Nevertheless, some of the differences between liberals and conservatives have clear implications for how they respond to evidence in political debates. Take, for instance, their divergence on a core personality measure called Openness to Experience (and the suite of characteristics that go along with it). The evidence here is quite strong: overall, liberals tend to be more open, flexible, curious and nuanced—and conservatives tend to be more closed, fixed and certain in their views.
Scientists are already showing that average "liberal" and "conservative" brains differ in suggestive ways.
What's more, since Openness is a core aspect of personality, examining this difference points us toward the study of the political brain. The field is very young, but scientists are already showing that average "liberal" and "conservative" brains differ in suggestive ways. These differences may be related to a large and still unidentified number of "political" genes—although to be sure, genes are only one influence out of many upon our political views. But they appear to be an underrated one.
What all of this means is that our inability to agree on the facts can no longer be explained solely at the surface of our politics. It has to be traced, as well, to deeper psychological and cognitive factors. And such an approach won't merely cast light on why we see so much "truthiness" today, so many postmodern fights between the left and the right over reality. Phenomena ranging from conservative brinksmanship over raising the debt ceiling to the old "What's the Matter with Kansas?" problem—why do poor conservatives vote against their economic interests?— make vastly more sense when viewed through the lens of political psychology.
Before going any further, I want to emphasize that this argument is not a form of what is often called reductionism. Just because psychology seems relevant to explaining why the left and the right have diverged over reality doesn't mean that nothing else is, or that I am reducing conservatives to just their psychology (or reducing psychology to cognitive neuroscience, or cognitive neuroscience to genes, and so on). "We can never give a complete explanation of anything interesting about human beings in psychology," explains the University of Cambridge psychologist Fraser Watts. But that doesn't mean there's nothing to be learned from the endeavor.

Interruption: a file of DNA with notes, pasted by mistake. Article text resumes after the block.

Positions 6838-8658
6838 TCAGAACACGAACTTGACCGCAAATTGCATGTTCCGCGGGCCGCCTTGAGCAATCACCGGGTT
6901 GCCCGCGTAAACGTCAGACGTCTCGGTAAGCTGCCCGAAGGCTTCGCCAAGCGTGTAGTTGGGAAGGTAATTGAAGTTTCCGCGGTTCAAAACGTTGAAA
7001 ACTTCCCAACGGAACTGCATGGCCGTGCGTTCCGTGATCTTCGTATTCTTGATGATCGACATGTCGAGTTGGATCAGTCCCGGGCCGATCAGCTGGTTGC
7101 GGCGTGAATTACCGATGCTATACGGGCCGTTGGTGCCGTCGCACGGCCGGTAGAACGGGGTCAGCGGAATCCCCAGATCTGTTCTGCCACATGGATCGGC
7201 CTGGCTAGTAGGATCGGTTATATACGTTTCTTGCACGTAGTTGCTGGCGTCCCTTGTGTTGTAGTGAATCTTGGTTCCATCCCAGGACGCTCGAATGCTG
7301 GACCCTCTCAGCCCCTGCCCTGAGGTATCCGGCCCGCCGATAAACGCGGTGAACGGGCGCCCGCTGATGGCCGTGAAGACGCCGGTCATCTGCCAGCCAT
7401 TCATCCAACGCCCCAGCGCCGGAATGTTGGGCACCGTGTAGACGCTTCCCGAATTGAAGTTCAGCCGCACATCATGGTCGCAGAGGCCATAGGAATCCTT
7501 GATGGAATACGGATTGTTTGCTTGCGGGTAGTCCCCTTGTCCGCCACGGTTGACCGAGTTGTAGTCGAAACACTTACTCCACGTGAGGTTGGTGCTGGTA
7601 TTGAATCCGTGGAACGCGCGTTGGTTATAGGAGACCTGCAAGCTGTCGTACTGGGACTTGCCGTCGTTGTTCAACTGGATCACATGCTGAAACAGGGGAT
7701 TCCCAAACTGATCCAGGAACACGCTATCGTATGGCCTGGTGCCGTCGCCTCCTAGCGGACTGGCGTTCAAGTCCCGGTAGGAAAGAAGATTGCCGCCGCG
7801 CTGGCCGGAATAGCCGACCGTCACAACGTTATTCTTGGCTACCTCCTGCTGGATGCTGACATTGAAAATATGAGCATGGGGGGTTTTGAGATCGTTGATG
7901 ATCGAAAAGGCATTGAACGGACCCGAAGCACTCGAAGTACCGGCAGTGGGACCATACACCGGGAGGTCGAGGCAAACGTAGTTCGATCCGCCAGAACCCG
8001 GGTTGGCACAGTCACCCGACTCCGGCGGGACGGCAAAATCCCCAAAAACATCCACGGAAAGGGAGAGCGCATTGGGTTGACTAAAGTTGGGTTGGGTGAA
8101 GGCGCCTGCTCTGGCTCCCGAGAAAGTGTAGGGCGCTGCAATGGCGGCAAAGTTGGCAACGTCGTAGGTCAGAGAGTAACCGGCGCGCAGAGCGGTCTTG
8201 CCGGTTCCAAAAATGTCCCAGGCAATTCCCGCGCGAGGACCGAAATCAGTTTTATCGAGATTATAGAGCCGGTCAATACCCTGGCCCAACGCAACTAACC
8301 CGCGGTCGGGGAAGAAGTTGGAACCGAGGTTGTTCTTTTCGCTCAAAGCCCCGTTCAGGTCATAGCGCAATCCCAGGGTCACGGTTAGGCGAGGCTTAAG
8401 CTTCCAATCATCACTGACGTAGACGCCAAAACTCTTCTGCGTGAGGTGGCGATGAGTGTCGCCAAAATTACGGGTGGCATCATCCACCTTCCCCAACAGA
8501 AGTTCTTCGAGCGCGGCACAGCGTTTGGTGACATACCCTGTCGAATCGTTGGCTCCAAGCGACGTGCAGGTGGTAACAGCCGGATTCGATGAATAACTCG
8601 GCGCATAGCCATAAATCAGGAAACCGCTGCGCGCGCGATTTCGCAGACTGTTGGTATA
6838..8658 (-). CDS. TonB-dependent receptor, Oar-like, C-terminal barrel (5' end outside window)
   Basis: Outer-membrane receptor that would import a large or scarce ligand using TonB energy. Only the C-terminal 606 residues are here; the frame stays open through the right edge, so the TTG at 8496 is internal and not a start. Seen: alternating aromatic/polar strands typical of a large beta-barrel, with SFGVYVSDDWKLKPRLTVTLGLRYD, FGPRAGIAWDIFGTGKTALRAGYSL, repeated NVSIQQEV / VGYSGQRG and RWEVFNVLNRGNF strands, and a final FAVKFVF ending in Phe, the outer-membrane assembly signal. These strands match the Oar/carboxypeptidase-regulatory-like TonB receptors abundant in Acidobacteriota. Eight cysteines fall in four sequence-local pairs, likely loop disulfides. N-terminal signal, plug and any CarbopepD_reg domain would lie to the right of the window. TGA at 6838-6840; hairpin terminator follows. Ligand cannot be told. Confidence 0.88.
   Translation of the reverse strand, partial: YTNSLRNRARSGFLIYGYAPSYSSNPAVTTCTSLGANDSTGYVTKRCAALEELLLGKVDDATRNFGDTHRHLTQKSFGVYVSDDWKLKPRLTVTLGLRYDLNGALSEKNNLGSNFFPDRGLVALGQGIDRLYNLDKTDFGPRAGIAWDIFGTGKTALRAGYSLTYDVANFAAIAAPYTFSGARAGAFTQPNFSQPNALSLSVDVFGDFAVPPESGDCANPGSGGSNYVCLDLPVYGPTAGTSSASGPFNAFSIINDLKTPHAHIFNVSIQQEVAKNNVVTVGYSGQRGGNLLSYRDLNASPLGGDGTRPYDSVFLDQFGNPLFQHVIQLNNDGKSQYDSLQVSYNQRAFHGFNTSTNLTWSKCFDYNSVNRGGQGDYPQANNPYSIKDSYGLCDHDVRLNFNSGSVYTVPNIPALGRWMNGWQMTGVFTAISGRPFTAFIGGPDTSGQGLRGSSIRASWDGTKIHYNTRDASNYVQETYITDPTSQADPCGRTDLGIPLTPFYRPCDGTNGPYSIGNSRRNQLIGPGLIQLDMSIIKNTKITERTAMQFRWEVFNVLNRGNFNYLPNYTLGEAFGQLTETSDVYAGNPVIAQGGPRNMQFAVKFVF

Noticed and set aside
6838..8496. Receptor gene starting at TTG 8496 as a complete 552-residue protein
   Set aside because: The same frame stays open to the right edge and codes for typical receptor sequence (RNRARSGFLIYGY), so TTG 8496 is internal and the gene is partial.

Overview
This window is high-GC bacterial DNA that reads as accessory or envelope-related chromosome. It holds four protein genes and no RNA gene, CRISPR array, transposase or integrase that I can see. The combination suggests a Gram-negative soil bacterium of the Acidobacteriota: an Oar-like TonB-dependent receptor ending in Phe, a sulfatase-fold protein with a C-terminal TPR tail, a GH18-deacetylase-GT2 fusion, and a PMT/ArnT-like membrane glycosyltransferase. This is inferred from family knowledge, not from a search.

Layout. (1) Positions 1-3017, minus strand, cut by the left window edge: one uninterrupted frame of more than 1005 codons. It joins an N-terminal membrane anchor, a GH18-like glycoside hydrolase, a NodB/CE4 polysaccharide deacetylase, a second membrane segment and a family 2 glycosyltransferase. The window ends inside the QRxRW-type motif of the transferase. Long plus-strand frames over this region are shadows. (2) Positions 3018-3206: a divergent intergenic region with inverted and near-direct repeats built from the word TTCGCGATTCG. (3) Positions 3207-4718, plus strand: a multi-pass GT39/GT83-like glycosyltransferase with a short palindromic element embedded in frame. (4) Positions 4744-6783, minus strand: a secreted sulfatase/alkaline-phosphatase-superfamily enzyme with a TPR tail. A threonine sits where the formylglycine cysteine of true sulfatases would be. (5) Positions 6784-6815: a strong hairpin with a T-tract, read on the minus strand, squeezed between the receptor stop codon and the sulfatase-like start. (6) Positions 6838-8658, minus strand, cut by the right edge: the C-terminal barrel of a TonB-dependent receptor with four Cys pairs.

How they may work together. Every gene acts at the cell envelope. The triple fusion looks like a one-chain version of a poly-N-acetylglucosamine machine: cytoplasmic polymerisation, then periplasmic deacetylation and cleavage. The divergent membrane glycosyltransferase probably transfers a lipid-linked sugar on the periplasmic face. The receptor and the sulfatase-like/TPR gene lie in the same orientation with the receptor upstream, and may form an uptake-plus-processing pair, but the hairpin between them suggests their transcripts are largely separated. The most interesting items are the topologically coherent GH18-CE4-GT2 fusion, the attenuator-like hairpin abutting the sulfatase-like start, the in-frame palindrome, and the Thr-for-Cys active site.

Complex phenomena like human political behavior always have many causes, not one. Human brains are flexible and change daily; people have choices, and those choices alter who they are. Nevertheless, there are broad tendencies in the population that really matter, and cannot be ignored.
We don't understand everything there is to know yet about the underlying reasons why conservatives and liberals are different. We don't know how all the puzzle pieces—cognitive styles, personality traits, psychological needs, moral intuitions, brain structures, and genes—fit together. And we know that the environment (or nurture) is at least as important as the genes (or nature). This means that what I'm saying applies at the level of large groups, but may founder in case of any particular individual.
Still, we know enough to begin pooling together all the scientific evidence. And when you do—even if you provide all the caveats—there's a lot of consistency. And it all makes a lot of sense. Conservatism, after all, means nothing if not supporting political and social stability and resisting change. I'm merely tracing some of the appeal of this philosophy to psychology, and then discussing what this means for how we debate what is "true" in contested areas.
Now, conservatives won't like hearing that they're often wrong and dogmatic about it, so they may dogmatically resist this conclusion. They may also try to turn the tables and pretend liberals are the closed-minded ones, ignoring volumes of science in the process. (I'm waiting, Ann Coulter.)